. . . . Not surprisingly, the teen magazines have jumped on the Wiccan bandwagon as well. A recent issue of Young and Modern magazine features two pages on witchcraft with the banner headline, "Witchy Ways!" Interviews with the female stars of the popular TV witch programs then tell what kind of spells the actresses would like to cast if they were real-life witches. Jane magazine featured Curott as one of their "Gutsiest women of the year." Maxim Magazine for Men features on its cover a scantily clad 23-year-old Melissa Joan Hart with the headline, "Sabrina: Your favorite Witch Without a Stitch."
. . . . Curott says the TV shows draw girls in; once they get past the Hollywood stereotypes, they find liberation. "Teen-agers are our future," she says. "The next millennium belongs to them and in the hands of these teen-age girls we might actually solve the world's problems."
. . . . Meanwhile, guided by such Wiccan mentors, teens continue to search for answers. "Life is terrifying, death is terrifying," says Jess. "You have to look for something in between."
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Witchcraft Through the Ages. . . .  
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. . . . Modern Wiccans disavow any links to historical witchcraft. But the fanatical secrecy of many covens and practitioners of the black arts has aroused suspicion about what happens behind closed doors.
. . . . Some Wiccans, meanwhile, claim solidarity with the persecuted witches of the past. "From 1500 to 1700 A.D., or the so-called burning times, Wiccans estimate that 9 million people were killed" as witches, says Derek Collins, who teaches a course at the University of Michigan on the history of witchcraft. Collins explains that women were accused of sacrificing children to use their fat in creating ointments and potions to gain power.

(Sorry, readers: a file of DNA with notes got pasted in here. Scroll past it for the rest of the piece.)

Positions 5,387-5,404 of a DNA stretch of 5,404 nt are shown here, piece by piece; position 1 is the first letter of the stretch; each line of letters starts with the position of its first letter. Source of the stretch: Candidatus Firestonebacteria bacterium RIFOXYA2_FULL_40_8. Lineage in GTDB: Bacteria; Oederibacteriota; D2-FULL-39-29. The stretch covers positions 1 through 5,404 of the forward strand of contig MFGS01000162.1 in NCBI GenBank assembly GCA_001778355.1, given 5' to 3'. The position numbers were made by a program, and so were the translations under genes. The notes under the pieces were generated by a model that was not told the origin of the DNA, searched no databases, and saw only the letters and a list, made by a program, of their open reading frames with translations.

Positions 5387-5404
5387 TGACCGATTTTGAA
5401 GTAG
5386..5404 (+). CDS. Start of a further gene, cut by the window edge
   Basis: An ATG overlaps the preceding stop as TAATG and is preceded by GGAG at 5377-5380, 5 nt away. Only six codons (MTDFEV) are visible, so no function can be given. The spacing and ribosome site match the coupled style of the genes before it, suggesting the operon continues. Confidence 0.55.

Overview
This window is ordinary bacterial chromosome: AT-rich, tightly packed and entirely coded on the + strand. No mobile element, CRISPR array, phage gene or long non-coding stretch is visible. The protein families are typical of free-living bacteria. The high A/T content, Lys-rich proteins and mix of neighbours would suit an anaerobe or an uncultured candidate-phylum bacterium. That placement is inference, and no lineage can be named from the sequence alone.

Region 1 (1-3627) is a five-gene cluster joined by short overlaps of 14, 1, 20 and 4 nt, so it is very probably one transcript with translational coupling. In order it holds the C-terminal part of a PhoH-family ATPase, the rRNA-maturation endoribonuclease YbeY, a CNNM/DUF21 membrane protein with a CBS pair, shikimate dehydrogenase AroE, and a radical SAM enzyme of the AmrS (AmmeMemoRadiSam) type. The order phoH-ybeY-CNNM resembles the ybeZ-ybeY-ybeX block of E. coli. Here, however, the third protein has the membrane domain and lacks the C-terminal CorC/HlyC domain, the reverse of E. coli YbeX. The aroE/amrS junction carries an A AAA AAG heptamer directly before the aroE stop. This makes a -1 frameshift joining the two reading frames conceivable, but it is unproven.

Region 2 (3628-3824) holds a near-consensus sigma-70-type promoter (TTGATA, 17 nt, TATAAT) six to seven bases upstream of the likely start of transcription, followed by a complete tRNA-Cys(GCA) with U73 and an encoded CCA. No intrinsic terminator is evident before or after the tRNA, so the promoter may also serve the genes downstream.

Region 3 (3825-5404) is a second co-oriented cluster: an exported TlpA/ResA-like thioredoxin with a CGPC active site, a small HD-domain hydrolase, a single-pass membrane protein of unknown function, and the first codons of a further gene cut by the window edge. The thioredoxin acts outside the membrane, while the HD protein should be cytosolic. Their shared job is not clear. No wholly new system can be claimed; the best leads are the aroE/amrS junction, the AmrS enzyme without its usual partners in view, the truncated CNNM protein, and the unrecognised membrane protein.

. . . . Some openly admitted to this. In 1662 in Scotland, the trial report of a woman named Issobell Gowdie reveals that she admitted to carnal copulation with the devil and to having the ability to turn herself into animals. This was typical of the hysteria.
. . . . During the Salem witch trials in Massachusetts in 1692-93, the housemaid of Salem resident Samuel Parris admitted to teaching his daughters divination. She acknowledged having seen the devil and paying homage to him. Nineteen people were executed in Salem for denying allegedly proved involvement in witchcraft.
. . . . Witchcraft practices such as poisonings, the black mass and abortion are not frequently mentioned among Wiccans today. "Often only given token acknowledgment by modern witches ... is Margaret Murray," says Phillip Davis in his book, The Goddess Unmasked. In her turn-of-the-century book, The Witchcult in Modern Europe, Murray writes that witchcraft is a fertility-focused nature religion that necessitates the sacrifice of animals and children on occasion. Gerald Gardner, whom many Wiccans credit with popularizing modern Wicca, had lived in Britain in the early 20th century before coming to the United States and received Murray's personal blessing, according to Davis. He also was friends with Aleister Crowley, the Satanist and black-arts practitioner who commonly is associated with modern sex magic, in which intercourse is seen as a way to tap into the creative energy of all couples.
. . . . In Magick in Theory and Practice, Crowley cites one of his favorite sayings from French writer Rabelais: "Do what thou wilt shall be the whole of the law," which Wiccans have adapted and called the Wiccan Rede, coding it as "Do what you will and [you] harm none."
. . . . In his book The Law Is for All, from occult publisher Llewellyn, Crowley argues that children should be required to watch sexual activity. "He sometimes expressed a great deal of tolerance towards rape," says Davis. In the New Age journal Gnosis, Antoinette LaFarge and Robert Allen acknowledge "if you are interested in magic as a spiritual discipline, you must deal with Crowley." And assuredly some Wiccans do.

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Copyright (c) 1999 News World Communications, Inc.
Reprinted with permission from The Washington Times.